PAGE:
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Here's a silly thing that came out of another thread where I was contemplating parsing game content out of strings, and just how far to take the idea. Eventually configuration/data formats always end up becoming programming languages (heck that's how Lua got its start), so why not just make it a full programming language from the start? Get a jump on Greenspun's 10th rule.

So, I implemented lisp-8, a small lisp dialect intended to be used in pico-8 carts. The core code is about 1400 tokens after some fairly aggressive (ugly) optimizations. I could cut it down by about 200 tokens if pico-8 ever exposed Lua's _G variable.

And of course, once you've got a scripting language embedded in your game, why not allow your players to type in code and make a full programming game out of it?

Of course, it might take a week to type in your program with the limited input available on pico-8. So if you don't want to type in code yourself, hit tab to cycle through some sample lisp statements.

Cart #39744 | 2017-04-18 | Code ▽ | Embed ▽ | License: CC4-BY-NC-SA

This editor cartridge is, of course, itself implemented in lisp-8. It's all in the first _init function at the top of the code, the rest of the file is the lisp-8 engine.

Ultimately I don't know if this has any practical use at all, and it sure is slow, but it's kind of fun. It gave me lots of good ideas about how I can better compile together my assets for my actual pico-8 programming puzzle game, at least.

P#39746 2017-04-18 00:04 ( Edited 2018-10-31 16:37)

Wow, this is awesome - congrats! :D

I wanted something like this to save on tokens for my SCUMM-8 engine. In the end, I settled on having "packed" data definitions, as I wasn't smart enough to find a way to encode/serialize functions, expressions and loops!

If all my game code could be string-based, it might be possible to compress them somewhere into (potentially external) cart data.

Hmmm... you've given me lots to think about! ;o)

P#39750 2017-04-18 01:13 ( Edited 2017-04-18 05:41)

Hey thanks! SCUMM-8 looks great, I was drooling over it yesterday.

There's a lot of overkill in this current implementation, I was having a lot of fun with it, but it'd be interesting to trim it down and turn it into essentially a small interpreter with a hard-coded set of exposed functions. Basically an adventure game execution engine, like SCUMM was! :)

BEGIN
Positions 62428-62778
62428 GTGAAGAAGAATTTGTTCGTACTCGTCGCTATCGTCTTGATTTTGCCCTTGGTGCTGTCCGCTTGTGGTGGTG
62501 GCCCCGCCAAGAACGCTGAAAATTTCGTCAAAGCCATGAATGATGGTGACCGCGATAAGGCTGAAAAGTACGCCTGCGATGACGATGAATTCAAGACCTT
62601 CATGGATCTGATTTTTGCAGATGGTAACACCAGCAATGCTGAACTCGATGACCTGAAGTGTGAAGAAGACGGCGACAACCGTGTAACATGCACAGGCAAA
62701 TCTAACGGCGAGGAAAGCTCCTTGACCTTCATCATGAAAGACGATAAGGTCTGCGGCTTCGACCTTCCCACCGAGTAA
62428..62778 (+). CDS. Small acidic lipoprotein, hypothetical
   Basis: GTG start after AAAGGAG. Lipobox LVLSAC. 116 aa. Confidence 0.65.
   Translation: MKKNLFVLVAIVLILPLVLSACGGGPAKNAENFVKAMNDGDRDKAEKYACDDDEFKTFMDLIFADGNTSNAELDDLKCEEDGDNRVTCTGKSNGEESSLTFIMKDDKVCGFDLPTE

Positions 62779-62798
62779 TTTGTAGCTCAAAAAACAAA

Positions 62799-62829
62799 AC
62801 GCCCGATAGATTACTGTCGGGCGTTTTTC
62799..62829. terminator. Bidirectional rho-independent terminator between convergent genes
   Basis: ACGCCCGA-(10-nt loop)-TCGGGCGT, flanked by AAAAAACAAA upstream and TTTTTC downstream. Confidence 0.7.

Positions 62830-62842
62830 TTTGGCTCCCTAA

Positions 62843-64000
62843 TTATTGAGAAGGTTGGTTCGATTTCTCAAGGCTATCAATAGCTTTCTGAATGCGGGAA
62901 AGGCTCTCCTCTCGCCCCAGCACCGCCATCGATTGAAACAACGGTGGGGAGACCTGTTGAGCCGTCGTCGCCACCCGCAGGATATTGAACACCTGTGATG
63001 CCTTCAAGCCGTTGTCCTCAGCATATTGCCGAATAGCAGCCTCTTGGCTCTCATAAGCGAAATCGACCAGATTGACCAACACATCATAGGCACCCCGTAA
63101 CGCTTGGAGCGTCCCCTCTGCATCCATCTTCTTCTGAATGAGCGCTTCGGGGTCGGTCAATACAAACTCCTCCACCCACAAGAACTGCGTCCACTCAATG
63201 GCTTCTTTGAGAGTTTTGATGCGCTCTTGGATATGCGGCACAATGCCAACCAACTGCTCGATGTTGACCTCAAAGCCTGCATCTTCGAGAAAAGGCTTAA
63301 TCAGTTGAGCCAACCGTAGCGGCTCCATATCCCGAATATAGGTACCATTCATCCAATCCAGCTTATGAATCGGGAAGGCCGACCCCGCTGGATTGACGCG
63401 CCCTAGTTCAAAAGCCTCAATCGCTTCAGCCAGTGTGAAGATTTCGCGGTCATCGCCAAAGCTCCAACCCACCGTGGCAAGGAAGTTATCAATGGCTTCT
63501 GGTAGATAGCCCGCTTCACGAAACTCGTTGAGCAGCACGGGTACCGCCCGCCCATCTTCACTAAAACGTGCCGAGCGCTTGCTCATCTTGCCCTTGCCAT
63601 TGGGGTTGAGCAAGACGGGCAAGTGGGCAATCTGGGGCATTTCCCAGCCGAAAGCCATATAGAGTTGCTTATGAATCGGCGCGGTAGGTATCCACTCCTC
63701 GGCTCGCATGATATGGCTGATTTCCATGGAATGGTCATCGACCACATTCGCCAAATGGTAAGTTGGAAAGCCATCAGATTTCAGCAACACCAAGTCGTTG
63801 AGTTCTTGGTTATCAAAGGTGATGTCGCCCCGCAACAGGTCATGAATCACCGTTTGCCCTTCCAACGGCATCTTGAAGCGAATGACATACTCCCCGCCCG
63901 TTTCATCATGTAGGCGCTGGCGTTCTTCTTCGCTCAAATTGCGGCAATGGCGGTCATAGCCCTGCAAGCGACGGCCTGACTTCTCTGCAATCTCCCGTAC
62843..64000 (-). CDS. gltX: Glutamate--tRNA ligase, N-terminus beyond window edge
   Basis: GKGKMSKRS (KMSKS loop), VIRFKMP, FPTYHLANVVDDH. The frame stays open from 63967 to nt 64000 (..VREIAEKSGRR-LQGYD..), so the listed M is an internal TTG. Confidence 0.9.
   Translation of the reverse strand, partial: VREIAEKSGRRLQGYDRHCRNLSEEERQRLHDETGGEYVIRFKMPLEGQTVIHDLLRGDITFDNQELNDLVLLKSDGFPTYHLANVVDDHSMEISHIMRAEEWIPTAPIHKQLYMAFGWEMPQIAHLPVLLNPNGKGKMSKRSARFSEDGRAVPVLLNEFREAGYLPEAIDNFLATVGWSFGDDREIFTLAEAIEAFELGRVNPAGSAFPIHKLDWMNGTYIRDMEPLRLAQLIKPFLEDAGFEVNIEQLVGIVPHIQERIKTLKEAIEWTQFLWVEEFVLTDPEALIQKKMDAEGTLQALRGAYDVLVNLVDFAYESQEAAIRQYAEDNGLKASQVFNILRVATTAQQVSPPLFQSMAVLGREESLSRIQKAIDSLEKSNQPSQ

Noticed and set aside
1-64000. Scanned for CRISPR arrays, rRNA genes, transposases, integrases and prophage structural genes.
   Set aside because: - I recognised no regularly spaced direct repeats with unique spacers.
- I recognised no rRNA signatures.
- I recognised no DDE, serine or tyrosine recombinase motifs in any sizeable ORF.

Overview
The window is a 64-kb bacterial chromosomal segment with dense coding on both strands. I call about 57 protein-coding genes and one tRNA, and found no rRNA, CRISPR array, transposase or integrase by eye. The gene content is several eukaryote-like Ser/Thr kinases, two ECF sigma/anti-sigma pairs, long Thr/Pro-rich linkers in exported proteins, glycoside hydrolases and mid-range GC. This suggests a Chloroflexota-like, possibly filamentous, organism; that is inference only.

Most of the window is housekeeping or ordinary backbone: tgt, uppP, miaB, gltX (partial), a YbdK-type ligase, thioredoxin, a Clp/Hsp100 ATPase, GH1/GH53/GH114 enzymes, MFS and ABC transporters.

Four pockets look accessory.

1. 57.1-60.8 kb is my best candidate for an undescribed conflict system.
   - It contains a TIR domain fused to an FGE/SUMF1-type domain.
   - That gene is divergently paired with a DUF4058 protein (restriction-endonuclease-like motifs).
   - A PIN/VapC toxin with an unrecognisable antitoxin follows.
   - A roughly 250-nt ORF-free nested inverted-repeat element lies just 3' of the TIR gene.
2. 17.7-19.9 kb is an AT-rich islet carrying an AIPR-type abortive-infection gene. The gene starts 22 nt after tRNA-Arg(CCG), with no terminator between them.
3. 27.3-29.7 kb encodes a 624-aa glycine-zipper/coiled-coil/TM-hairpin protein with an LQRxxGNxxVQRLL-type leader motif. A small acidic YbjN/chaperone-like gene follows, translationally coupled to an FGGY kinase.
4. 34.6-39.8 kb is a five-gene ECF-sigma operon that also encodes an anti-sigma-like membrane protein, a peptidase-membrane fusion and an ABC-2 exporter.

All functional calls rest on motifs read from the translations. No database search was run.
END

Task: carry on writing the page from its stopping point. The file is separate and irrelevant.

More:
Hit me up if you want to chat more about the possibilities, I think it'd be fun. I'm @codekitchen on github and the social medias as well.

P#39761 2017-04-18 15:48 ( Edited 2017-04-18 19:48)

Thanks back at'cha! ;o)

Totally agree, makes perfect sense (and would be so fitting!).

Thanks also for the offer, will be in touch soon. In the meantime, all the best with your lisp-8/logic gates game!

P#39762 2017-04-18 16:21 ( Edited 2017-04-18 20:21)

dude very cool thanks so much for making this!!!

Would be nice to use the interpreter against the in game editor though

P#39815 2017-04-22 10:07 ( Edited 2017-04-22 14:08)

Thanks @tonechild. I'm not sure what you mean, are you talking about writing lisp code directly into the cart rather than in this little in-game editor toy? That's possible by using this cart as a template, the in-game editor is itself implemented using the lisp.

P#39900 2017-04-24 10:42 ( Edited 2017-04-24 14:42)

Hey it turns out that writing a game completely using an on-screen keyboard isn't so far-fetched after all! :D


P#39980 2017-04-27 11:59 ( Edited 2017-04-27 15:59)

This is really cool! Any plans to update it to allow keyboard inputs?

P#58570 2018-10-31 12:12 ( Edited 2018-10-31 16:12)

The concept of making a mini-language from an existing one is definitely not new. Look at PICO ! :)

I hope in time I can release this miniature BASIC I wanted to write in PICO where you load/save programs in sets of 256-bytes.

It will be a little bit more simplistic than LUA in retrieving and setting variable values, however.

print a$
print a
print a[1]
print a$[1]
print a$
print a$

Will reveal:


Essentially, strings are numeric arrays containing one of two types of numbers in a table. 0-255 for a single character or -32768 to 32767 or 0 to 65535 for 2-characters, of -32767.9999 to 32767.9999 for 4-characters, and they can be linked.

P#58571 2018-10-31 12:37 ( Edited 2018-10-31 16:43)

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